The apostle Peter reminds believers in Jesus to be diligent in faith, moral excellence, knowledge, self-control, perseverance, godliness, brotherly kindness, and love (2 Peter 1:5–7). He explains that God, by His divine power, “has given us all things that pertain to life and godliness” (2 Peter 1:3a, ESV). God has done this through the true knowledge of Him “who called us to His own glory and excellence” (2 Peter 1:3b, ESV).
Peter wants his readers to abound in grace and mercy through the knowledge of Christ (2 Peter 1:2). In this pivotal first chapter, Peter emphasizes the importance of really knowing God the Father and Jesus, whom Peter refers to as “our God and Savior” (2 Peter 1:2). The knowledge of God is possible because God has given us all things that pertain to life and godliness through the Scriptures—God’s “very great and precious promises” (2 Peter 1:4).
Peter explains a little later that he and the other disciples didn’t follow cleverly devised tales when they spoke of the glory of Jesus. In fact, they had seen His glory firsthand (2 Peter 1:16). They heard God the Father’s audible endorsement of Jesus on the mountain (2 Peter 1:17–18). But, remarkably, Peter explains that the prophetic word—God’s revealed written Word—is even more trustworthy than their own experience. Believers “have the prophetic message as something completely reliable” (2 Peter 1:19). Peter urges his readers to “pay close attention” to that (verse 19, NLT). He cautions them against misusing those prophetic writings, instructing them that God’s revelation (through prophecy) is not for people to interpret as they will (2 Peter 1:20). Rather, those who would be students of God’s written revelation understand that true prophecy wasn’t derived by human will. God’s revelation was communicated when the Holy Spirit moved select men who then spoke from God (2 Peter 1:21).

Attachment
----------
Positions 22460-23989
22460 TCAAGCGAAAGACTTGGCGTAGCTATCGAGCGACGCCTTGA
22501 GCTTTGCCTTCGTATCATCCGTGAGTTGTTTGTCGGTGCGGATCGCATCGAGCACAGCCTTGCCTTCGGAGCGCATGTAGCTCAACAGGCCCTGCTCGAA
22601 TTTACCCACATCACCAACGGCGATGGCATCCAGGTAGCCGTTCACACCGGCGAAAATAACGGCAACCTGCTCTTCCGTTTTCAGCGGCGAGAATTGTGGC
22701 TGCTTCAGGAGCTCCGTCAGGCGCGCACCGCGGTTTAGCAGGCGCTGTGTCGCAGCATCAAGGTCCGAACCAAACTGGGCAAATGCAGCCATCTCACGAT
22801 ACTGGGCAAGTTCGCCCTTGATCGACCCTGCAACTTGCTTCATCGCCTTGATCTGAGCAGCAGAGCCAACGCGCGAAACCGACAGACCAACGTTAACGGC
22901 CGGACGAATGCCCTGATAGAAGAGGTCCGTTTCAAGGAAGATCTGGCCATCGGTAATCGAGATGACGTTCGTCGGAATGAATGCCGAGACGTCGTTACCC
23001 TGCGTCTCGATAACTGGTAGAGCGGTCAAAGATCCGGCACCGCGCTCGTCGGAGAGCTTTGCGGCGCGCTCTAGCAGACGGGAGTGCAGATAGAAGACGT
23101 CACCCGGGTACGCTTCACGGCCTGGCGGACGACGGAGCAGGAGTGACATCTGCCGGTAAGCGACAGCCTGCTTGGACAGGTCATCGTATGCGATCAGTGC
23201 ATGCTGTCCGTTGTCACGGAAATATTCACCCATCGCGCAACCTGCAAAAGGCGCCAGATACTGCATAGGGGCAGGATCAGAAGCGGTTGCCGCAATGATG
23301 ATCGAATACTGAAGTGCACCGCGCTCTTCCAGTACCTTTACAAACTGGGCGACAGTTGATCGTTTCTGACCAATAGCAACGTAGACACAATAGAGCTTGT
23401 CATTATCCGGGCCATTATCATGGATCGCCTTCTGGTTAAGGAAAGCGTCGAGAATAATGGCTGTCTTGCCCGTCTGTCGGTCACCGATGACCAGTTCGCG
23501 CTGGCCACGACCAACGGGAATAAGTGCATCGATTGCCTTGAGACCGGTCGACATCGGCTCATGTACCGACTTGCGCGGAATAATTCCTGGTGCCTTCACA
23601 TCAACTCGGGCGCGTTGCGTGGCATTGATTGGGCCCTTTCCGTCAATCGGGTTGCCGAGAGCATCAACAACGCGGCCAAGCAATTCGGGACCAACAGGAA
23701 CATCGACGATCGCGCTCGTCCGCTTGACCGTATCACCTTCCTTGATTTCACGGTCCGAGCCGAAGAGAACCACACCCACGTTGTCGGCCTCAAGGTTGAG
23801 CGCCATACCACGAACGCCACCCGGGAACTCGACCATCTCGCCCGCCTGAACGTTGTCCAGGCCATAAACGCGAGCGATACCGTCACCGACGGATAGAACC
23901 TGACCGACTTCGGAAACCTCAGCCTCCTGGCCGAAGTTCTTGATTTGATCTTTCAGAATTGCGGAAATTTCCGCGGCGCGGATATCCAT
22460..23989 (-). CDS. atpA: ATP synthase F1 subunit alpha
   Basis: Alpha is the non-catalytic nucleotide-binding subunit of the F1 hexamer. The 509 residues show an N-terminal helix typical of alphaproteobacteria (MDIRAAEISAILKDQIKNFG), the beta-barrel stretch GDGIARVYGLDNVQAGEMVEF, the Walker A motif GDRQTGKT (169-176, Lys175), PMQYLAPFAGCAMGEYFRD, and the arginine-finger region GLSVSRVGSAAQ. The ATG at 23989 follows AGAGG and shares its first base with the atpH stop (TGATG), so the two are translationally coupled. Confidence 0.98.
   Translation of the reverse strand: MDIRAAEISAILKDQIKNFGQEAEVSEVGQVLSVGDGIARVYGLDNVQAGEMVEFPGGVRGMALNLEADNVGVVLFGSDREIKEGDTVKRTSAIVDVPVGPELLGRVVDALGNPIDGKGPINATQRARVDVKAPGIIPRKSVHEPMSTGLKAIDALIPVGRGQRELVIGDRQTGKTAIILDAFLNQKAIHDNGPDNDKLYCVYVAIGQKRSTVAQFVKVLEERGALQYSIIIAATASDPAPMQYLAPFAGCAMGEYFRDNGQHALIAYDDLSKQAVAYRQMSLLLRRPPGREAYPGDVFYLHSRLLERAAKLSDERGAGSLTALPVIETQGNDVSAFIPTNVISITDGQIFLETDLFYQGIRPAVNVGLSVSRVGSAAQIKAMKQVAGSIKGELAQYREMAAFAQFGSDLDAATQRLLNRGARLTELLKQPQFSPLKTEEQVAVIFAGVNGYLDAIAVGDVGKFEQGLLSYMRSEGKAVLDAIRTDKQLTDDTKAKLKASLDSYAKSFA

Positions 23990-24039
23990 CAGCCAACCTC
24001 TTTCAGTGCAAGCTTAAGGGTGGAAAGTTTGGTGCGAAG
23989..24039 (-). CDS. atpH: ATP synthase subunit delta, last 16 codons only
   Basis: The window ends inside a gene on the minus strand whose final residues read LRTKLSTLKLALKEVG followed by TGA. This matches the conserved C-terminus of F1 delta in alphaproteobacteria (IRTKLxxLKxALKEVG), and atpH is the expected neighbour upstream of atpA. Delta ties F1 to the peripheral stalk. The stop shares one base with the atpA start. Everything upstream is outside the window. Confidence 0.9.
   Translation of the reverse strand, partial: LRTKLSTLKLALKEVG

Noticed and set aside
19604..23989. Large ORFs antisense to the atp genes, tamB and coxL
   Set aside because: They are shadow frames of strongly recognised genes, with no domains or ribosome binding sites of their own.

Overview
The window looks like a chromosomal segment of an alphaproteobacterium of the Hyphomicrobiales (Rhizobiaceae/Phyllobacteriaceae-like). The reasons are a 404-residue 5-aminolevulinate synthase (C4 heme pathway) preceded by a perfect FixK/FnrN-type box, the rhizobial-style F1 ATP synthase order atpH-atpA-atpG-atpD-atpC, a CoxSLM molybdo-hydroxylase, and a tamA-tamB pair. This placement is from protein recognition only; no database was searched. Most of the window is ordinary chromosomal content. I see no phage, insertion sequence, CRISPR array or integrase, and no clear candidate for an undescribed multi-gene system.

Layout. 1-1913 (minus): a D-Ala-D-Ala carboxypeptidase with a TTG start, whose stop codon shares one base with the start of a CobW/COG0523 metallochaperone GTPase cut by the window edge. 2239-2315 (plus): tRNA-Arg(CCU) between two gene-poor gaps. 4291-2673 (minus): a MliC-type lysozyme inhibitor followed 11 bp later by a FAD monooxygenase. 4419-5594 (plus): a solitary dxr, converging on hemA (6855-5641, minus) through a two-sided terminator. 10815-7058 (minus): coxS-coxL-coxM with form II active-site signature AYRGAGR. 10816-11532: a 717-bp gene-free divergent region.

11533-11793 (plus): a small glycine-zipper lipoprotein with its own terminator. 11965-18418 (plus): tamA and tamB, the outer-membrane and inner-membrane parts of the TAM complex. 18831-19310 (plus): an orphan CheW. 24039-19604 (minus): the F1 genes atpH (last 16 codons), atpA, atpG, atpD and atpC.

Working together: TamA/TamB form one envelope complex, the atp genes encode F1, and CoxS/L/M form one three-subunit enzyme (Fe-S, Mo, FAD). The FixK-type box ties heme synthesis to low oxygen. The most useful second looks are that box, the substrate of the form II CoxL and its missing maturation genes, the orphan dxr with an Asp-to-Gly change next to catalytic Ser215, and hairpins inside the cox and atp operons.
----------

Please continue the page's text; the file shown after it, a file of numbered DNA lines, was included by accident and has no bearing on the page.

God has given us all things that pertain to life and godliness (2 Peter 1:3) by revealing Himself through this prophetic process. Because God chose to reveal Himself that way, Peter warns his readers against false prophets who teach falsehood (2 Peter 2:1–3). They should remember what the prophets said and the words of Jesus recounted by the apostles (2 Peter 3:2). God had revealed Himself in the Hebrew Scriptures, using people chosen as prophets. Then God chose to speak through His Son, Jesus (Hebrews 1:1–2). Jesus announced the coming of the Holy Spirit who would guide the disciples to remember all that Jesus taught them (John 14:26). They were the ones the Holy Spirit moved and who spoke from God (2 Peter 1:21). It was through them that God has given us all things that pertain to life and godliness (2 Peter 1:3).
Paul also taught that the Scriptures were God-breathed and useful to provide what we need to be fully equipped (2 Timothy 3:16–17). Jesus often reminded His audience that “it is written” (for example, Matthew 4:4–10; 11:10; 21:13; 26:24, 31; etc.). Jesus pointed people back to the text of Scripture and commissioned His disciples to record what He had said. Then He commissioned Paul to bear witness (Acts 9:15). Peter categorized Paul’s writings as “Scripture” that was the result of the wisdom God gave him (2 Peter 3:15–16).
God desires our sanctification, and He sees to it that we can live a godly life. He has already given us everything we need—all things that pertain to life and godliness are ours by God’s divine power (2 Peter 1:3).